Pete is in Buenos Aires until the 15th, and in spite of his absence, our meal was in a word, lovely. Good wine and laughter make for good times. We topped off the braised cabbage and stewed lentils with truffle mashed Yukon gold potatoes and they were an excellent companion to the braised pork belly. I prefer the method of removing all of the fat and letting it cool in its own juices but both meats were succulent and wonderful. When I told the table about Tip Top Market our friend Jon told me about Chino Family Farm in Rancho Santa Fe. Akin to the Union Square Green Market in New York, it is supposedly where all of the gourmet restaurants in San Diego buy vegetables from daily. We Google it tonight. Its open daily, and it is less than five miles from where we live. I am giddy and now have a plan for tomorrow. This place is really starting to feel like home.

Perfect braised cabbage

1 cabbage
1 carrot
1 onion
¼ cup good olive oil
¼ cup chicken stock
Salt, pepper, red pepper

Cut cabbage into eight wedges. Slice onion into slivers. Chop carrot into whatever size you like. Put all the vegetables in a baking dish, drizzle with olive oil and stock. Sprinkle salt, pepper and red pepper. Cover with foil and bake at 300 for two hours. Turn cabbage wedges over half-way through braise. If it dries out add stock. When fork tender, remove foil, turn heat up and cook until vegetables are beautifully browned.

My favorite lentils

Cook this on a weekend as it is wonderful as a mid-week meal served over sauteed greens.

1 onion
1 carrot
2 cups lentils
4 cups stock
Handful of pancetta
Red wine

Cook pancetta and onions in olive oil. Add lentils and stir. Add a splash of red wine and reduce. Add stock and simmer until lentils are tender. Half-way through cooking add carrots. When finished emulsify with a tablespoon or two of good olive oil.

Auntie Eva’s Chocolate Cake

¾ cup cocoa
1 1/3 cup milk
1 tsp vanilla
¾ cup butter
3 eggs
1 ¾ cup sugar
2 ¼ cup cake flour
2 tsp. baking powder
1 ¼ tsp baking soda

4 tbps flour
2 cup evaporated milk
1 cup condensed milk
1 tsp vanilla
½ cup cocoa
1 tsp baking soda
2 tbps butter

It is the condensed milk and evaporated milk that makes this a Filipino dessert. Perhaps it’s the monotonous heat causing a dearth of cows and goats in the Philippines that forces its people to use canned milk in almost every sweet dish. In fact, the original recipe called for water instead of milk which I assume is not because water works better but because there is not much fresh milk in the Philippines. Whatever the reason, the results are Magnolia-esque and remind me so much of licking my fingers as a child.

Combine dry ingredients and set aside. Cream butter and sugar. Add eggs. Add milk. Combine dry ingredients. Bake at 350 until set, 20-25 minutes. Don't overcook as it will dry out.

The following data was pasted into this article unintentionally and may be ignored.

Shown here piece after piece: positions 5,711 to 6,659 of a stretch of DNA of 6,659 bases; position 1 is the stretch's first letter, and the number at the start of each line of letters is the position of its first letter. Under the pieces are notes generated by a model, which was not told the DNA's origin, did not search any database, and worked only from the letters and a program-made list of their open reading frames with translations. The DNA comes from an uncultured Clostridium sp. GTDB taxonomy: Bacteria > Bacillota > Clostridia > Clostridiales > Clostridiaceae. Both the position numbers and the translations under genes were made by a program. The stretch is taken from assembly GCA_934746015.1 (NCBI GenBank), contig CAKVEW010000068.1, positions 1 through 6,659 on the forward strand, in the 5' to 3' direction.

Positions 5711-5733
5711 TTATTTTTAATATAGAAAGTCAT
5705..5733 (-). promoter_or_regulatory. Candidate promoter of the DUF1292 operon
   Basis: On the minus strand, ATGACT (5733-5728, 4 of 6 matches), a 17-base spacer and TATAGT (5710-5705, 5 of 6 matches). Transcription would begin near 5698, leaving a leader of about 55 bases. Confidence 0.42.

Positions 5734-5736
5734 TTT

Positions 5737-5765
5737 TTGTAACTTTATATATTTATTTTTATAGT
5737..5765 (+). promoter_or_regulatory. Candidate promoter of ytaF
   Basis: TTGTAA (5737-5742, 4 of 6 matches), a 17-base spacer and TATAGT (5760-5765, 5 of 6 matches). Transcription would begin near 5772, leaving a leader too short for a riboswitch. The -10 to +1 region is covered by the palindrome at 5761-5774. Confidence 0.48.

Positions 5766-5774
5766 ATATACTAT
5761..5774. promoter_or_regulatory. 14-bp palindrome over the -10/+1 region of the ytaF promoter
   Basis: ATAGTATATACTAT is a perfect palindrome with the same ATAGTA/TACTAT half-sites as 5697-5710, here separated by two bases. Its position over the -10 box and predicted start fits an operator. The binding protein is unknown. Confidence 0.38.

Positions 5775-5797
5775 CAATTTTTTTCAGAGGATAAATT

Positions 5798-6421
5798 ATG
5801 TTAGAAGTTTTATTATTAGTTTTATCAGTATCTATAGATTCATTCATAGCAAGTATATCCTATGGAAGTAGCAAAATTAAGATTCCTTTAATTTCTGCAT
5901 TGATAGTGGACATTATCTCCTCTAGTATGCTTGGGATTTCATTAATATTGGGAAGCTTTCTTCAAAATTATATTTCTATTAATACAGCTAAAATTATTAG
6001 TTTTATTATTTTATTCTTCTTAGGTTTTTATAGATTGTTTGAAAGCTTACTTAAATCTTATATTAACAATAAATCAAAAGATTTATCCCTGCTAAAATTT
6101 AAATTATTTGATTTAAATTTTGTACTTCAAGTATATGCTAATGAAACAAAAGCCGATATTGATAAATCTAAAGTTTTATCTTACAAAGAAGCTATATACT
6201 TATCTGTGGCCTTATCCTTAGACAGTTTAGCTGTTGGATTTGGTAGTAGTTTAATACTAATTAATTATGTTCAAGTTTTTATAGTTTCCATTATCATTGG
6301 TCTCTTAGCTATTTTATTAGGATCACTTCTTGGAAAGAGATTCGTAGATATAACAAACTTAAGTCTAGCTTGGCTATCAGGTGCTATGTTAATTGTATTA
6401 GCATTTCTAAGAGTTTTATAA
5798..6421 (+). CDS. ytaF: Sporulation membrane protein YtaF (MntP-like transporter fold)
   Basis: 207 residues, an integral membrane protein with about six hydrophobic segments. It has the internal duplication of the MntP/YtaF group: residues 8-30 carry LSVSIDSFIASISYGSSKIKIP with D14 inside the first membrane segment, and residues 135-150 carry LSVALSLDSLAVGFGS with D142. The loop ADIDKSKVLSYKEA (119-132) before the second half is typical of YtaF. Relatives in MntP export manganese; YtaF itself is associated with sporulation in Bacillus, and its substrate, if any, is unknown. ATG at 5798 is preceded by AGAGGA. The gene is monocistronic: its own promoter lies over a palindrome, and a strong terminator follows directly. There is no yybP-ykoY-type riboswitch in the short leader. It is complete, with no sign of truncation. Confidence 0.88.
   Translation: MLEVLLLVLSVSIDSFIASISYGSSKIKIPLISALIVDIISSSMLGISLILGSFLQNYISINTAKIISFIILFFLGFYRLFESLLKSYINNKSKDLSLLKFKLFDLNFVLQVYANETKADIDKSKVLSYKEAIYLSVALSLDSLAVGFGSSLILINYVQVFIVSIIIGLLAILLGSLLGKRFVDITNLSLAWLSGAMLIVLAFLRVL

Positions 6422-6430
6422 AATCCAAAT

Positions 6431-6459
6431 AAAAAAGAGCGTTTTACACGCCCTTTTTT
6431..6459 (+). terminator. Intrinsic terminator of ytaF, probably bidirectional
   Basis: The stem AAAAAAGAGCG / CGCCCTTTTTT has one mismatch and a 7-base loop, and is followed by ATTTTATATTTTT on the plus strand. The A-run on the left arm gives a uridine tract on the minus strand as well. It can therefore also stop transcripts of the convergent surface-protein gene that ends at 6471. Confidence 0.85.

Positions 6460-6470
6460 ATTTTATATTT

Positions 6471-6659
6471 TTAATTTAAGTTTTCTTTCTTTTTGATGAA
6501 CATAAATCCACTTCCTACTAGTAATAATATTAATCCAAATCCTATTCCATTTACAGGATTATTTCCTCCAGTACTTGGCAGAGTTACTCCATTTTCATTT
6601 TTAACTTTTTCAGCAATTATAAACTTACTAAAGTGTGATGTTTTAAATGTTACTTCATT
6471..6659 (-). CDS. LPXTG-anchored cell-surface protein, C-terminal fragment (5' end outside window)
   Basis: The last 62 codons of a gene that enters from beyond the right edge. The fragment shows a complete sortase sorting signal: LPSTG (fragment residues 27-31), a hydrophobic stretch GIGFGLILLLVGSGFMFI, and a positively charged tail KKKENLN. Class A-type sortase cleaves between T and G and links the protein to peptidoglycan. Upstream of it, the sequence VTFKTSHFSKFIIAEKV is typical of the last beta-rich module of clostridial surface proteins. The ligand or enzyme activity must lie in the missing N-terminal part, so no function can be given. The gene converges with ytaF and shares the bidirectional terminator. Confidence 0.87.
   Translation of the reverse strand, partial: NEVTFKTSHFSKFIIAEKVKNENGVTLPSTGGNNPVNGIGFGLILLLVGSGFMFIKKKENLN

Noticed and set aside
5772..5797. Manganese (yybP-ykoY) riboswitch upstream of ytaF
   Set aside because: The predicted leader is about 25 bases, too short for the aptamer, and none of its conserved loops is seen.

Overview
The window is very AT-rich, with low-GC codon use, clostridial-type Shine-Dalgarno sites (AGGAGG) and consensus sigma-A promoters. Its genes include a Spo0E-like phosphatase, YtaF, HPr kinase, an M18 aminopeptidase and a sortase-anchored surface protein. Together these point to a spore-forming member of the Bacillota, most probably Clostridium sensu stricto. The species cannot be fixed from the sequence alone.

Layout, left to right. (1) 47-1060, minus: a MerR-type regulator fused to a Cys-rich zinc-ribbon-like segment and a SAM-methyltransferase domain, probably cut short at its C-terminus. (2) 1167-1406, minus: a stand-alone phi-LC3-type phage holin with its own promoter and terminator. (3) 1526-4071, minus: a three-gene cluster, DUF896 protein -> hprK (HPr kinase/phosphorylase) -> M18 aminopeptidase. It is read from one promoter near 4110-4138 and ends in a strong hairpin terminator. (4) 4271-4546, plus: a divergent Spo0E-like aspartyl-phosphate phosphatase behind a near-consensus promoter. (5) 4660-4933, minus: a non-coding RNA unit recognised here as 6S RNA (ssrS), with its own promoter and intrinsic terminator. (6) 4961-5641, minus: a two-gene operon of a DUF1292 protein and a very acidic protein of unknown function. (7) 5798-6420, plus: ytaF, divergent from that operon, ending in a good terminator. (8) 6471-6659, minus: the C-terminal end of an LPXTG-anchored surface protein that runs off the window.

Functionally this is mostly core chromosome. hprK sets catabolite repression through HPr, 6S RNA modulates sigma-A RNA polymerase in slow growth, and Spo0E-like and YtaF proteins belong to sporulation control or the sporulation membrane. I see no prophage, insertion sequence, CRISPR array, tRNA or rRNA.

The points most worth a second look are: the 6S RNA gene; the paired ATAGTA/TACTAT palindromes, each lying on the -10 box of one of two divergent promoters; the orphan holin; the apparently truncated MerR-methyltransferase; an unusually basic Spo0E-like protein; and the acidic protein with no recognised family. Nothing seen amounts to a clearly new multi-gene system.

Cook all of the icing ingredients in a heavy sauce pan. Stir on medium/low until its really thick and the right consistency.

Prepare icing and use as a filling as well as a frosting. Melt white chocolate and add whatever color makes you happy. Dot with colored white chocolate, let set, set on an elegant white cake platter and serve to those you love.

Ps, I would make 1.5 times the icing as its really good and you want extra icing in the middle.

Saturday, February 25, 2006

Recipe 4: Souffle a l'Orange

I've procrastinated enough and decide to just post the recipe that I've been thinking of, even though I haven't had to time to make it. Thus, there will be no pictures until I can find time...

My passion is definitely baking. In all my years of baking muffins, breads, pies, cakes, cookies, etc....I've never attempted a souffle. I don't know if it's the looming fear of a 'fall' or maybe it just doesn't sound like it would be my favorite dessert. Nonetheless, I've decided that it would be best to try it in the company of friends. I ventured through my french cookbooks and decided to wage my bets on Julia - Mastering the Art of French Cooking volume I. For some reason, the orange souffle caught my attention. Citrus is prime now and thoughts of a warm creamsicle crossed my mind when I thought of making a simple creme anglaise sauce to go with the souffle. I also thought a nice dark chocolate sauce would be nice. They also recommend adding almonds or a liquor like cointreau or grand marnier.

Oven to 400.

Preparing the souffle mold:
1/2 T softened butter
Granulated suger
6 cup mold preferable about 3 1/2 inches deep ( I think mini souffles would be nice in ramekins)

1. Butter the entire surface of the mold.
2. Add sugar to coat the interior surface.

The Bouilli sauce base:
1 orange
2 large sugar lumps
3 T sifted all-purpose flour
3/4 cup milk
1/3 cup granulated sugar + 1 T
5 eggs (separated)
2 T softened butter
2 t vanilla
3-4 T of orange liquor

1. Rub sugar lumps over the orange to extract the oil. Mash the sugar lumps and zest the orange.